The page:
by Will Bartlett ; Ivana Prica
Start page: 123 - End page: 139
Keywords: Secular stagnation, Western Balkans, core-periphery
Jel code: F42; O52; P52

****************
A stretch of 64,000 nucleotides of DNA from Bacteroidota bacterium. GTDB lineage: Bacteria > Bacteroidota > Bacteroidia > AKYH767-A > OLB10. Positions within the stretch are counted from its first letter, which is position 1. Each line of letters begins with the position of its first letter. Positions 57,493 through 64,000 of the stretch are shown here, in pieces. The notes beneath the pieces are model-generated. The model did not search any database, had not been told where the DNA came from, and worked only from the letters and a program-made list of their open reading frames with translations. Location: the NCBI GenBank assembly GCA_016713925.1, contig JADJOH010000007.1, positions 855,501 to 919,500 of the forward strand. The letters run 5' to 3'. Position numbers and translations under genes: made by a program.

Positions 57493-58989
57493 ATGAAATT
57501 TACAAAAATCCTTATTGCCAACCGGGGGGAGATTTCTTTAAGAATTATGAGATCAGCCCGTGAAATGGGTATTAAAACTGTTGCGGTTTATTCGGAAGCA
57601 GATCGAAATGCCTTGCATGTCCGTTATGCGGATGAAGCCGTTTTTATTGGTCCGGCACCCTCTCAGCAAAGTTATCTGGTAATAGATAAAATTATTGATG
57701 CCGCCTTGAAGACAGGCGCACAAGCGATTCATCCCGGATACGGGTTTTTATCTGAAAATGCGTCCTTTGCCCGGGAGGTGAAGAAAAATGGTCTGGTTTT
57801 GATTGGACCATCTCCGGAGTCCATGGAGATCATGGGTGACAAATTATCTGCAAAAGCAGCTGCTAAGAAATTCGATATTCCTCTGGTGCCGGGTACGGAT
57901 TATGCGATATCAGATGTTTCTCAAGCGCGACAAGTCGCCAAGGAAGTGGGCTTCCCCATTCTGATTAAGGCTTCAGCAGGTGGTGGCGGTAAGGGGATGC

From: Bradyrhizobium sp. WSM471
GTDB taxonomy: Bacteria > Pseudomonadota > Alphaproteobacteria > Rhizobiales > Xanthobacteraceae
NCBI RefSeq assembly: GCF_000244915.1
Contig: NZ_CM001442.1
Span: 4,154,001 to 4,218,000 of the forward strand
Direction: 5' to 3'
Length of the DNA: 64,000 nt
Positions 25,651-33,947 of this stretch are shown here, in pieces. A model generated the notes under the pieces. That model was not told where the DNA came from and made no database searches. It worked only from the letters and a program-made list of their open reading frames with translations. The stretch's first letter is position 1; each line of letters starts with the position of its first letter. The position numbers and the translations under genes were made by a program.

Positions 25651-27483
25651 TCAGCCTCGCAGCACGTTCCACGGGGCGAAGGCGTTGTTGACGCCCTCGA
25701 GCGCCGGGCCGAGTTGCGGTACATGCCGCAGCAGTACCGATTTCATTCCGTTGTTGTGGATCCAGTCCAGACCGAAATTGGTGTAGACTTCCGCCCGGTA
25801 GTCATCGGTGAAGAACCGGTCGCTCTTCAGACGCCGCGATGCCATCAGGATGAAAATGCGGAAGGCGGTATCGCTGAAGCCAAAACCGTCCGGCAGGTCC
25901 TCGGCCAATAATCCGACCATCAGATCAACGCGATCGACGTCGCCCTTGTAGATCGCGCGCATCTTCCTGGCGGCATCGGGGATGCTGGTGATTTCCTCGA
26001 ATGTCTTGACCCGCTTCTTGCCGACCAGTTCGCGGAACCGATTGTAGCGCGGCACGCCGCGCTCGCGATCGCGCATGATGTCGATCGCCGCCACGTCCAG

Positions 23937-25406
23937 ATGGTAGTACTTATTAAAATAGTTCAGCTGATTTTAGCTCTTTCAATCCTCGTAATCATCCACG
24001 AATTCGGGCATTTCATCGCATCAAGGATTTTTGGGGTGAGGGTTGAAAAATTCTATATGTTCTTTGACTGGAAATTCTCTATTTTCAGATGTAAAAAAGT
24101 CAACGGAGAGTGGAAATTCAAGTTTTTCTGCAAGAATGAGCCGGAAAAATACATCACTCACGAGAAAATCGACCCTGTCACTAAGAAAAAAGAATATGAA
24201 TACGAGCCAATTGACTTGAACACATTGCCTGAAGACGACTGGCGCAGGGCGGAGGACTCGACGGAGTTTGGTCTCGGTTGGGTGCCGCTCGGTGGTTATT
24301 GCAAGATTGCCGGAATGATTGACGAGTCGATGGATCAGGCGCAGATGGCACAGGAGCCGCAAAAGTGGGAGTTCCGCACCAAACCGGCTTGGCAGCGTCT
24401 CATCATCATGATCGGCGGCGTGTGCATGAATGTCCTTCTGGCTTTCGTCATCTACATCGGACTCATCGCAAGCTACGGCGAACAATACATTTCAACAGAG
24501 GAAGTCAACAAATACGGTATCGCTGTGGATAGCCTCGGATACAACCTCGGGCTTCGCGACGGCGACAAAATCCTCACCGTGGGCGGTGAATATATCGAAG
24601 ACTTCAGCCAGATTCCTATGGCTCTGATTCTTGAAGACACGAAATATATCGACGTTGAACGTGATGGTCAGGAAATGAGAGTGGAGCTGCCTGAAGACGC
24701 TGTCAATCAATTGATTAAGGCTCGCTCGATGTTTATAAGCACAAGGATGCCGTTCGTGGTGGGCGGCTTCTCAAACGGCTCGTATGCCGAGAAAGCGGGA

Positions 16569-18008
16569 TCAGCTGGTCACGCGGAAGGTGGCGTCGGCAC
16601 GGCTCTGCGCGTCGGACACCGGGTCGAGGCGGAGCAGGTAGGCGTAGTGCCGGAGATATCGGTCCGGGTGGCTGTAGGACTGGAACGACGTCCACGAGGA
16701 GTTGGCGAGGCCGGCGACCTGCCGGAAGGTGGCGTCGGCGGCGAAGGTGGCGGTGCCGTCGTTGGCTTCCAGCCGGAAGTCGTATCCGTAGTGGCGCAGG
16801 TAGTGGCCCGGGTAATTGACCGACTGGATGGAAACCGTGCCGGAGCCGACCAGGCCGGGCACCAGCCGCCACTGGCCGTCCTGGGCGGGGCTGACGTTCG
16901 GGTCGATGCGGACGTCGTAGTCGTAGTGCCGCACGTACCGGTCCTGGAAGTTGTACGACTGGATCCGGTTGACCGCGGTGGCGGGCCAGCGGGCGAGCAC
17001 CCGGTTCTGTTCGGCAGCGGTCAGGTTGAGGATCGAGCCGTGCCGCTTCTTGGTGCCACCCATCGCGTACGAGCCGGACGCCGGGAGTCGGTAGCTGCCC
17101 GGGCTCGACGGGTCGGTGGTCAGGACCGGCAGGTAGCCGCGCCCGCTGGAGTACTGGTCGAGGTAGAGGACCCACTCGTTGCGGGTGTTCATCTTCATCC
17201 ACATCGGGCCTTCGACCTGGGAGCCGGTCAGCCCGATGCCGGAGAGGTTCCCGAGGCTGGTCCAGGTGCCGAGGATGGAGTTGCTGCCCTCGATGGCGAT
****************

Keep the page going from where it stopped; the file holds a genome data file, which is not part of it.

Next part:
European countries are economically dependent upon each other. This paper therefore embeds the analysis of the Western Balkan countries within a wider perspective of the European economy as a whole. It combines a simple core-periphery model with an under-consumption model to provide an explanation of the emergence of secular stagnation, the dependency relationships between the core and peripheries of the European economy, and the spillover effects of Eurozone crisis to the Western Balkans. Due to tendencies to under-consumption, the core countries have been vulnerable to secular stagnation. In order to overcome this tendency within the Eurozone they are dependent on export revenues from the peripheries to sustain their economic growth. This has led to high trade and current account deficits during the boom and placed the peripheries in a highly vulnerable position during the recession period. Financialisation of the European economy has emerged as a response to the tendency towards secular stagnation, as the provision of consumer credit stimulated demand and temporarily overcame under consumption tendencies. The paper argues that continuing austerity, as a method to create internal devaluation, is unlikely to succeed as a means to extricate the periphery countries from the crisis. Given the dependencies of the European economies upon one another, a possibly better way out of the current period of low growth and stagnation would be a coordinated fiscal expansion to stimulate domestic and Europe-wide demand.